When I broke away for air my bravery left me. What had I done? I had never cared much for proper behaviour of my gender but women never initiated an contact this intimate. And he had a reputation, he surely had had kissed a lot of women. God knows he spent passionate nights with them too? It was my first kiss, I didn't know how it was done - how could I have hoped that he might enjoy it as much as I did? I drew back and looked at him to assure myself that I had not just made a complete fool out of myself. Had he not wanted it? Had I done it wrongly?
But he only stared back at me awed. I noticed only then that his hand still caressed my neck lightly.
"Did I do that well?" I asked embarrassed.
"Very" he replied without thought "...Very well." he nodded and a smile started to form on his face.
I was relieved, he seemed to have liked it. "I wanted to, just once, do it well" I said a little embarrassed, still I couldn't help but smile at him.
I heard men approaching us but I couldn't yet see them. When I looked back at Tom joy was written all over his face and he led me into the shadows of some trees and bushes nearby.
"I have no money, no property" he rushed out happily and I wondered if his mood and his words could be any more contradictory. "I am entirely dependent on that bazaar old lunatic, my uncle" he continued pressing me against a tree "I cannot yet offer marriage, but - you must know how I feel!" he said and my stomach began to tingle in anticipation. 'Not YET offer'?
"Jane, I'm yours." he said suppressing laughter of pure happiness. "God, I'm yours. I'm yours heart and soul...!"
It was the first time he had called me Jane.
She was a beauty with fine features and a pureness you did not find in women of the city. I wondered if she was one of Henry's sisters or if she was a friend of the family. My uncle had introduced me upon my arrival, since I happened to enter in the middle of a speech though nobody was presented to me. I sat down next to Henry and was curious about this girl that had all the attention of the room on her. The girl without name restarted her speech once - twice - and did not stop anymore to compliment the blond next to her. Soon enough I stopped listening to the overly sweet, faceless words and only heard her voice. It was melodious and very pleasant to listen to. I closed my eyes to focus better on it and enjoyed the first moment of relax since my departure from London.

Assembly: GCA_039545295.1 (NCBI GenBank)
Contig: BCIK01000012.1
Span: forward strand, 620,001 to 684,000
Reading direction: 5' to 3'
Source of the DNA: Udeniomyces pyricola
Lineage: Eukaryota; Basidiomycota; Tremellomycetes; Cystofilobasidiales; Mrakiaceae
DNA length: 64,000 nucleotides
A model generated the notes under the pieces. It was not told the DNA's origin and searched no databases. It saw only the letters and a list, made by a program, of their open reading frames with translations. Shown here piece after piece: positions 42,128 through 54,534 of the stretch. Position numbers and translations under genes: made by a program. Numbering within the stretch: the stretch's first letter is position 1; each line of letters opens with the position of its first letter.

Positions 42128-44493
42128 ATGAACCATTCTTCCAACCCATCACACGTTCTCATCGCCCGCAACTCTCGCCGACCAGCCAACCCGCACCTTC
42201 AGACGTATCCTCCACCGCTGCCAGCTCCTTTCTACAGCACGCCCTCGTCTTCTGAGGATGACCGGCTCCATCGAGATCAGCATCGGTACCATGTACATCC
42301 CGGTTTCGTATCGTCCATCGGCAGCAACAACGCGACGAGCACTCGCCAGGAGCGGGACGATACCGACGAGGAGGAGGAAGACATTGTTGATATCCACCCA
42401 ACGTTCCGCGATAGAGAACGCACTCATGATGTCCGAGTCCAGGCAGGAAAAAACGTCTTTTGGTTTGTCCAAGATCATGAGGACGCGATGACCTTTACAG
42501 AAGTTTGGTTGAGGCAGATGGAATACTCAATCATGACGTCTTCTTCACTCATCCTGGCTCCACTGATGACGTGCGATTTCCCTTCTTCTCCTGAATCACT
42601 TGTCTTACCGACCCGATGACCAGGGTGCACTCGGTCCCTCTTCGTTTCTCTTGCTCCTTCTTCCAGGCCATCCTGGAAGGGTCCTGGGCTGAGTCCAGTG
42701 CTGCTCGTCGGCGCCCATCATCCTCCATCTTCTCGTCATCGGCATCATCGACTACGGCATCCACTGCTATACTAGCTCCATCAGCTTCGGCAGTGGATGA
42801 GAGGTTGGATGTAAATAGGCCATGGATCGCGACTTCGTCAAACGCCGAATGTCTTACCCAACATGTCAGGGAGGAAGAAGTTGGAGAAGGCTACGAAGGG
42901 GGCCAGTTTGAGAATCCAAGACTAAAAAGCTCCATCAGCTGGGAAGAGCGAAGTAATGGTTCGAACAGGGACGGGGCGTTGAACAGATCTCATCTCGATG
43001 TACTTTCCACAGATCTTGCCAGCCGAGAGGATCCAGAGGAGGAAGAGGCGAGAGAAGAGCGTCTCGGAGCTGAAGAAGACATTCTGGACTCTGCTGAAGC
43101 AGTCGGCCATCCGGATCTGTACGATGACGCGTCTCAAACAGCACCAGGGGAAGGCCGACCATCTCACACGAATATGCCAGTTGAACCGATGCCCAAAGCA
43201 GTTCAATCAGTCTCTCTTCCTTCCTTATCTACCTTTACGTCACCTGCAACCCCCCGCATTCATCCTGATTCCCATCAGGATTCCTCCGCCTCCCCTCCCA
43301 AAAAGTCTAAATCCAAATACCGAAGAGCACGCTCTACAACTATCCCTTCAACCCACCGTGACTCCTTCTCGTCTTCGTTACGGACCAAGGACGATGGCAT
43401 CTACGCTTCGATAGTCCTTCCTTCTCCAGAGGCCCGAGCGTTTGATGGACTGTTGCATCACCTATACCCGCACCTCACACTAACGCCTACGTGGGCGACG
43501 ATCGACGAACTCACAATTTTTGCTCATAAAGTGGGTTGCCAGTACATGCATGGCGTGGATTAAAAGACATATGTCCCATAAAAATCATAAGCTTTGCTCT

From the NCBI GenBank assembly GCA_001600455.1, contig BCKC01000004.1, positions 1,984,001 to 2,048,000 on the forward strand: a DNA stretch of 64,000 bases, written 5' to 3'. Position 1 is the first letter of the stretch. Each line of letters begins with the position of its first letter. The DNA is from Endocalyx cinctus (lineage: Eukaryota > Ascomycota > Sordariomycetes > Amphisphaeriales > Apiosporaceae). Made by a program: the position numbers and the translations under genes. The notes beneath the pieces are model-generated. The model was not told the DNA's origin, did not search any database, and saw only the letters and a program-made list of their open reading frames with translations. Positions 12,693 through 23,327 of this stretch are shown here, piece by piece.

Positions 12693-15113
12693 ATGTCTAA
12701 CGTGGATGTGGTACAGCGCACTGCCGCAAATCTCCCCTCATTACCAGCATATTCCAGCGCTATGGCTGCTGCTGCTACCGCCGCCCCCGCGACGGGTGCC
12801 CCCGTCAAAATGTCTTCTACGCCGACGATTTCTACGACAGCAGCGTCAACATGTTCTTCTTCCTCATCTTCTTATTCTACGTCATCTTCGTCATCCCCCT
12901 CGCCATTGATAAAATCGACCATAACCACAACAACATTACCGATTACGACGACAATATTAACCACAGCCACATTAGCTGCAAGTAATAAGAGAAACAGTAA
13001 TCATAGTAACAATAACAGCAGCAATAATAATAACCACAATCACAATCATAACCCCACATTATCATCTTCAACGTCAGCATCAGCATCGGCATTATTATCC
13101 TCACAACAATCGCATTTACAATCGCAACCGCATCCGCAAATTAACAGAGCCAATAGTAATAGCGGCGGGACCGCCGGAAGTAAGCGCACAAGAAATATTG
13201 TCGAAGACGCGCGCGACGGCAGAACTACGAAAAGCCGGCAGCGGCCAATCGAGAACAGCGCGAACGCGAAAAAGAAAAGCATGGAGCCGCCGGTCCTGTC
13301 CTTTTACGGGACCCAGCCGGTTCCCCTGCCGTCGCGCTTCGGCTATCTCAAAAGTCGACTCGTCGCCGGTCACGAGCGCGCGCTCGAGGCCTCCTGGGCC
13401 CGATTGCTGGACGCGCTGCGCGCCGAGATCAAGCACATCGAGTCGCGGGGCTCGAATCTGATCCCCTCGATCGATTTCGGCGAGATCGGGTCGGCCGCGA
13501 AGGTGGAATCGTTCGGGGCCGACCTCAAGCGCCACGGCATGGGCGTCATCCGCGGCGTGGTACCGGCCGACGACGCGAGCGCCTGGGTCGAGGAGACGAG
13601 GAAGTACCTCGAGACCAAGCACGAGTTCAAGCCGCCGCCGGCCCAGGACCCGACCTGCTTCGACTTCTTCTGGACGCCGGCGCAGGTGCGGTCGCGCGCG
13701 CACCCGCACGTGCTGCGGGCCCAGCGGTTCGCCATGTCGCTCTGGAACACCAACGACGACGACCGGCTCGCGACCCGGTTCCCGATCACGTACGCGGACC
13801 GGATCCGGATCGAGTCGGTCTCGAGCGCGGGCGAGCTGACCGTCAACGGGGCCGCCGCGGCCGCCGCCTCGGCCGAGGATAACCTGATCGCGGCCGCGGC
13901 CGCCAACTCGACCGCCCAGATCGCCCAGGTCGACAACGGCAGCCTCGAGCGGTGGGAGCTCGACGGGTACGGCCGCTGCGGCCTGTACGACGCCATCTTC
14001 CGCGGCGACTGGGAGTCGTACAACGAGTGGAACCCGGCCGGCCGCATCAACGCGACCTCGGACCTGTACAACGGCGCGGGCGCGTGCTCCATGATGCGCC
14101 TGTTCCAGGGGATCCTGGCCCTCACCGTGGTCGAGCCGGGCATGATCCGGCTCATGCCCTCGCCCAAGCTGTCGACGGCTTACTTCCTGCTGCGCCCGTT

This would develop into the worst winter of my entire life, I just knew it. It was cold and wet and probably the dirtiest walk of my life. And all you ever saw were trees. I so needed to get back into the city.
Then something blue caught my eye. It was the girl, the brunette from our neighbour's house. Thank god, finally there was somebody to talk to and to blend out this countryside boredom.
I tried to catch her attention but I soon enough realized that I did not know her name: "Miss...! Miss ..ahm! Miss!" I tried but she did not seem to hear me.
I hurried to reach her, called out to her and finally she reacted.
"- Austen!" She called back. Oh!
"Mister Lefroy" I replied and bowed to her.
"Yes, I know" she responded, seemingly offended. "But I'm alone"
I had to suppress a laugh at that and how formal she behaved "Except for me!" I countered.
"Exactly" she answered and still did not slow down her steps.
"Oh, come on!" I said chuckling "What rules of conduct do apply in this rural situation? We have been introduced, have we not?" If not wholly the first time, it had been done just now.
"What value is there in an introduction if you cannot even remember my name? In fact you can barely stay awake in my presence."
Wow. She was offended.
Probably I was better off with the trees. I turned around and to signal her my willingness to put some much needed distance between us I did not use her name again when I greeted her goodbye with a "Madam."
She did not leave my mind that day. I had never met someone like her. This girl already enriched this forced vacation and I did hardly know anything about her.
"Mr. Lefroy" I asked my uncle at dinner "I was wondering about our neighbours, the Austens" I started.
"Yes?" he offered
"Henry told me he has a lot of brothers and sisters? There don't seem to be too many around?"